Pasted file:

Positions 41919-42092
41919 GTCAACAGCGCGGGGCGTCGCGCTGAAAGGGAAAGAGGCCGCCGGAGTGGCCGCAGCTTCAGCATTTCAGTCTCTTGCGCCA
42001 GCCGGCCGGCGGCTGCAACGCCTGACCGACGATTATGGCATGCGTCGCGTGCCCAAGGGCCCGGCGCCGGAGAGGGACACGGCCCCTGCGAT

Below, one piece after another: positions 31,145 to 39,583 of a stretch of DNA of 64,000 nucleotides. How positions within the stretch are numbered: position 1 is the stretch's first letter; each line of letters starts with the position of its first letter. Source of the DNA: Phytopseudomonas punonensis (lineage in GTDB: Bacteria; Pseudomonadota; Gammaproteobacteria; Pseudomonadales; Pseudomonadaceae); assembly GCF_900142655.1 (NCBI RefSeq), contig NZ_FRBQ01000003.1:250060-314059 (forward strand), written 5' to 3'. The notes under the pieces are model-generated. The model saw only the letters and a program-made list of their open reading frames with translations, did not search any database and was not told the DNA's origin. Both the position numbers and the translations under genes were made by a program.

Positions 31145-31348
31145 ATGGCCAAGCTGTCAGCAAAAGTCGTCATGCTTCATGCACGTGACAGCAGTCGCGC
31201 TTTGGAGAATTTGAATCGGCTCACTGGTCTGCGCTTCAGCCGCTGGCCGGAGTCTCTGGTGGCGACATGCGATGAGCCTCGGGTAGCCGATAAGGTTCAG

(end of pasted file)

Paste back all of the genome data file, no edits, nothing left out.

Positions 41919-42092
41919 GTCAACAGCGCGGGGCGTCGCGCTGAAAGGGAAAGAGGCCGCCGGAGTGGCCGCAGCTTCAGCATTTCAGTCTCTTGCGCCA
42001 GCCGGCCGGCGGCTGCAACGCCTGACCGACGATTATGGCATGCGTCGCGTGCCCAAGGGCCCGGCGCCGGAGAGGGACACGGCCCCTGCGAT

Below, one piece after another: positions 31,145 to 39,583 of a stretch of DNA of 64,000 nucleotides. How positions within the stretch are numbered: position 1 is the stretch's first letter; each line of letters starts with the position of its first letter. Source of the DNA: Phytopseudomonas punonensis (lineage in GTDB: Bacteria; Pseudomonadota; Gammaproteobacteria; Pseudomonadales; Pseudomonadaceae); assembly GCF_900142655.1 (NCBI RefSeq), contig NZ_FRBQ01000003.1:250060-314059 (forward strand), written 5' to 3'. The notes under the pieces are model-generated. The model saw only the letters and a program-made list of their open reading frames with translations, did not search any database and was not told the DNA's origin. Both the position numbers and the translations under genes were made by a program.

Positions 31145-31348
31145 ATGGCCAAGCTGTCAGCAAAAGTCGTCATGCTTCATGCACGTGACAGCAGTCGCGC
31201 TTTGGAGAATTTGAATCGGCTCACTGGTCTGCGCTTCAGCCGCTGGCCGGAGTCTCTGGTGGCGACATGCGATGAGCCTCGGGTAGCCGATAAGGTTCAG